20 estimated patients




19+ years old


No Healthy Volunteers

Inclusion criteria

  • Confirmed diagnosis of CF and at least one copy of the F508del mutation in the cystic fibrosis transmembrane conductance regulator (CFTR) gene
  • Plan to initiate Trikafta by the treating physician within 30 days of the enrolment visit
  • Aged 19 years or older
  • Stable clinical status based on clinical judgment of the treating physician
  • Forced Expiratory Volume in 1 second (FEV1.0) < 90% predicted
  • Body mass index greater than 16 or less than 30 kg/m^2
  • Currently non-smoking or a past smoking history of less than 20 pack-years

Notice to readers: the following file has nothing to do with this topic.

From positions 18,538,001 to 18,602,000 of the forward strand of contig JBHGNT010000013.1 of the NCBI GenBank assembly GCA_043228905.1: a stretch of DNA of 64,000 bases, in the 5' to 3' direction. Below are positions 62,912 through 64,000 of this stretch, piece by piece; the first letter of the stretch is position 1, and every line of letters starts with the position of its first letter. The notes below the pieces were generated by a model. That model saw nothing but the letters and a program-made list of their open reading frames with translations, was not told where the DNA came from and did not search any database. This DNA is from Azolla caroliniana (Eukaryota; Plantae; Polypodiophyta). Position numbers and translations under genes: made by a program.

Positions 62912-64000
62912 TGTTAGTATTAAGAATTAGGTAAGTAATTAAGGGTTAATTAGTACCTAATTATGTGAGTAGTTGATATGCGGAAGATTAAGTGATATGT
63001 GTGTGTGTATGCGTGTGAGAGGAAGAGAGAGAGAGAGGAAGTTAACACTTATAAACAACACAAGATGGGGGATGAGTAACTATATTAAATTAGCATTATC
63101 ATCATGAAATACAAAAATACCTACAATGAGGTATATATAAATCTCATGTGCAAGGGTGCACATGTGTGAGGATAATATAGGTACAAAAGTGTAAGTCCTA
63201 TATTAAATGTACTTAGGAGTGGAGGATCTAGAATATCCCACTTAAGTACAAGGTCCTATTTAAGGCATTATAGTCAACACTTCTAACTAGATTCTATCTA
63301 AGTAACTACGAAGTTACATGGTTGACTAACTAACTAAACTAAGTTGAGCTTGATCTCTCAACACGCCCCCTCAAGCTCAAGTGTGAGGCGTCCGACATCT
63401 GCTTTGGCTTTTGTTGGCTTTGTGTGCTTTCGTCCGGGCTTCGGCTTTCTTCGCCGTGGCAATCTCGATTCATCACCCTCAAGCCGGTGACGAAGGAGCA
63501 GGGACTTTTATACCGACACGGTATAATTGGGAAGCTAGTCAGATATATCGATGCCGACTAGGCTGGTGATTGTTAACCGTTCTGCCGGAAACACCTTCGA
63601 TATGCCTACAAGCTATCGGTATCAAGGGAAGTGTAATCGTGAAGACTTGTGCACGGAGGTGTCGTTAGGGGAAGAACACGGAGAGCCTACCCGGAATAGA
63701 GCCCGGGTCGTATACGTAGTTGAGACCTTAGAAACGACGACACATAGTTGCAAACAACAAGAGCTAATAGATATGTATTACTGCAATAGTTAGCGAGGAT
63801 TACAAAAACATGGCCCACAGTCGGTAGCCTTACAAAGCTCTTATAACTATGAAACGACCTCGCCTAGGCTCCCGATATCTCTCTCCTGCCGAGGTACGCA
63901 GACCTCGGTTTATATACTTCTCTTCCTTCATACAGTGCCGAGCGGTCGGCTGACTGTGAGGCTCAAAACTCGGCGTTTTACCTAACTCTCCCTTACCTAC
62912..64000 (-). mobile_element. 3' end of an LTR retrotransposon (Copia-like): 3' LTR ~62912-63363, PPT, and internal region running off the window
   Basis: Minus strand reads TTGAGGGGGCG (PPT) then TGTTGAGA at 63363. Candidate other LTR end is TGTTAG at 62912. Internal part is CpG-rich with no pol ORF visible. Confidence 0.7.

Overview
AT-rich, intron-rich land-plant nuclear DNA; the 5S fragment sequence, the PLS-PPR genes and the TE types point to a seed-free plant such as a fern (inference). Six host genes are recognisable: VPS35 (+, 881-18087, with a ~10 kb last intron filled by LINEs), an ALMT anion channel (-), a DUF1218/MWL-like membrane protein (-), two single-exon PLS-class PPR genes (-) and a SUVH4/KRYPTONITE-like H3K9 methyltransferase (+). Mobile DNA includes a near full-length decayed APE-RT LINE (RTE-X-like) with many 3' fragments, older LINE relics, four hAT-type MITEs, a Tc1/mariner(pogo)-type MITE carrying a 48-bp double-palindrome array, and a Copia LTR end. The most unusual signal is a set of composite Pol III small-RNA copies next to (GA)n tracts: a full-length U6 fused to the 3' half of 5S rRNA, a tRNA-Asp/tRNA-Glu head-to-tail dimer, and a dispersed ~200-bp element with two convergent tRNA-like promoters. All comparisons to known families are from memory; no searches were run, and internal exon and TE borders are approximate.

• Able to read and understand English
  • Fully vaccinated (at least 2 doses) for Covid-19

Exclusion criteria

  • A disease other than CF that could importantly contribute to dyspnea or exercise limitation
  • Chronic airway infection with Mycobacterium abscessus, Burkholderia cepacia complex, or other organisms with infection control implications based on the treating physicians
  • Contraindications to clinical exercise testing
  • Use of supplemental oxygen or desaturation less than 85% with exercise
  • Diagnosis of pneumothorax in the past 4 weeks
  • History of organ transplantation

Trial design

20 participants in 1 patient group

Cystic Fibrosis Patients
Participants diagnosed with cystic fibrosis who will be initiating Trikafta treatment
Drug: Trikafta

Trial contacts and locations



Central trial contact

Jordan Guenette, PhD; Satvir S Dhillon, MSc

Data sourced from